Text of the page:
Nope. All "advice" is tainted, deliberately or not, and needs to be treated as such. The problem with investment advice is that it is "risk free" on the part of the IFA.

report this

P L

Aug 31, 2012 at 08:18

Surely all that is going to happen is we move from he current imperfect system to yet another. If I was an IFA (I'm not) then wouldn't it make sense if I'm being paid via a set fee simply to push clients to the least work lowest risk products, by low risk I'm not talking in the investment sense but in terms of the potential for it to be open to a charge of future miss selling. So I advise taking some form of risk profiled model portfolio based around cheap simple index trackers and NSandI index linked savings - job done, 1% up front, 0.25% for ongoing monitoring of old rope and everyone is happy. Alternatively I could just sell each client a copy of Tim Hales book on simple investing at the biggest markup I can get away with - unfortunately I'm still trying to work out how to incoporate an ongoing % of investment cost into this scheme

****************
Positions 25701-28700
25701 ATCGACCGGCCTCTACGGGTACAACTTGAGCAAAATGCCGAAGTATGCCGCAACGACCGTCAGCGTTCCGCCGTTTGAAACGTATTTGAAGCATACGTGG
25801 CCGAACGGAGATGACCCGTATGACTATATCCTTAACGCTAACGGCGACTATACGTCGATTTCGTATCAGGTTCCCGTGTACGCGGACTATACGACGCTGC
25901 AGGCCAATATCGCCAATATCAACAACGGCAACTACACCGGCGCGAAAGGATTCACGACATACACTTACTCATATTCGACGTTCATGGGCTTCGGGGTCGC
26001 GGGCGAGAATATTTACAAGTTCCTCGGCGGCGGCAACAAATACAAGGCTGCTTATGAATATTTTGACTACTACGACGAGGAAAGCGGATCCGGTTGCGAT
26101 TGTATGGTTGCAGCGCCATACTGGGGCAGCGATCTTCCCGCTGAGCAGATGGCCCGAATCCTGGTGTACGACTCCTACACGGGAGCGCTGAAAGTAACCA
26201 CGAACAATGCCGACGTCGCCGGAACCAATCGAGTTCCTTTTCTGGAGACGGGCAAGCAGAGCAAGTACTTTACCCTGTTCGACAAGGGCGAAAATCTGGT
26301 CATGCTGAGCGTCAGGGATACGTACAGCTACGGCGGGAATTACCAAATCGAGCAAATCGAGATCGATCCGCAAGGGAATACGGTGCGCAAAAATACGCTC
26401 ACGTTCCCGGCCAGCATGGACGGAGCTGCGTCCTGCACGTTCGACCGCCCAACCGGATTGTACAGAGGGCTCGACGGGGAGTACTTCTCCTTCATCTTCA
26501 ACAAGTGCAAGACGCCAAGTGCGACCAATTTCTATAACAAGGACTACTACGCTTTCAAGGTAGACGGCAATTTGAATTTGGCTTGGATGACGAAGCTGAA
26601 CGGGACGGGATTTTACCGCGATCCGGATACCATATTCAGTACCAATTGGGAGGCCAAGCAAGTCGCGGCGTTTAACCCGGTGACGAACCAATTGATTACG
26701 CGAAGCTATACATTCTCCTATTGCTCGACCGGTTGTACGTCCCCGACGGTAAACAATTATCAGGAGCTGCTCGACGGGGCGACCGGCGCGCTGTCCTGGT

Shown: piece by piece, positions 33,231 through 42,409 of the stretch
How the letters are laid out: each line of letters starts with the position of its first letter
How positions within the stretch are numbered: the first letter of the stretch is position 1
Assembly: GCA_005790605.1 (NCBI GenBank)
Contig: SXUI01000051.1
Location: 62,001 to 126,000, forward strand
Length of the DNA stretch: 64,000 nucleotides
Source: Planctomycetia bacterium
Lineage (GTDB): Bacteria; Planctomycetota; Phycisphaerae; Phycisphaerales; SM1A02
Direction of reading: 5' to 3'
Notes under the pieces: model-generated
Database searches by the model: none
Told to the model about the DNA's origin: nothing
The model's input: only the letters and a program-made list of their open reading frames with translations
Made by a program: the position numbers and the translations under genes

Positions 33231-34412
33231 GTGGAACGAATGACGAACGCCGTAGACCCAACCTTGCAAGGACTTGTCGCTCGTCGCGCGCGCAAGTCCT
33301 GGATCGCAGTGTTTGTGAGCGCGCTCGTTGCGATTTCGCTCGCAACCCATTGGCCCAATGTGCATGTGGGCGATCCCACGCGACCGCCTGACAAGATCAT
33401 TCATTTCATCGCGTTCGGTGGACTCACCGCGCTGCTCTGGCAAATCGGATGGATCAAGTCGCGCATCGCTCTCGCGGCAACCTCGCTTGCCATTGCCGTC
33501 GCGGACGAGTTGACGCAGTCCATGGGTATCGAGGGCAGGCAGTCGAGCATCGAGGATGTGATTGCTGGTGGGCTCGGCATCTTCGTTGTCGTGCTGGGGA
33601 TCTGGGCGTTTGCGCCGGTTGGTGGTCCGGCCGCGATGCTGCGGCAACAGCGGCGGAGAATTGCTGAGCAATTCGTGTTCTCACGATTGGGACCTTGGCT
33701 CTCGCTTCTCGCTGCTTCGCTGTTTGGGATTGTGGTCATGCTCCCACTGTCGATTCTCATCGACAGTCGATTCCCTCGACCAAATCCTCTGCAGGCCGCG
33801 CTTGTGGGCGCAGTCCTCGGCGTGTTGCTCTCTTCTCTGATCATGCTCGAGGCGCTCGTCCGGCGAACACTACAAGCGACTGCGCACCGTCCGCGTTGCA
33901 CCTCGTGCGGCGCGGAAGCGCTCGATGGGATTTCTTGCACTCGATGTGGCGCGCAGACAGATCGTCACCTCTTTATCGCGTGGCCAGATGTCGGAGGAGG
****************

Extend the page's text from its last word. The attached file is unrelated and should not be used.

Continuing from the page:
report this

Beamtree

Aug 31, 2012 at 10:28

The FSA seems to have missed a trick here, probably deliberately after some heavy lobbying from some, allegedly "independent" financial advisors, namely they have left it to the ordinary joe to ask the question of the IFA as to what his kickback is from the investment he is recommending!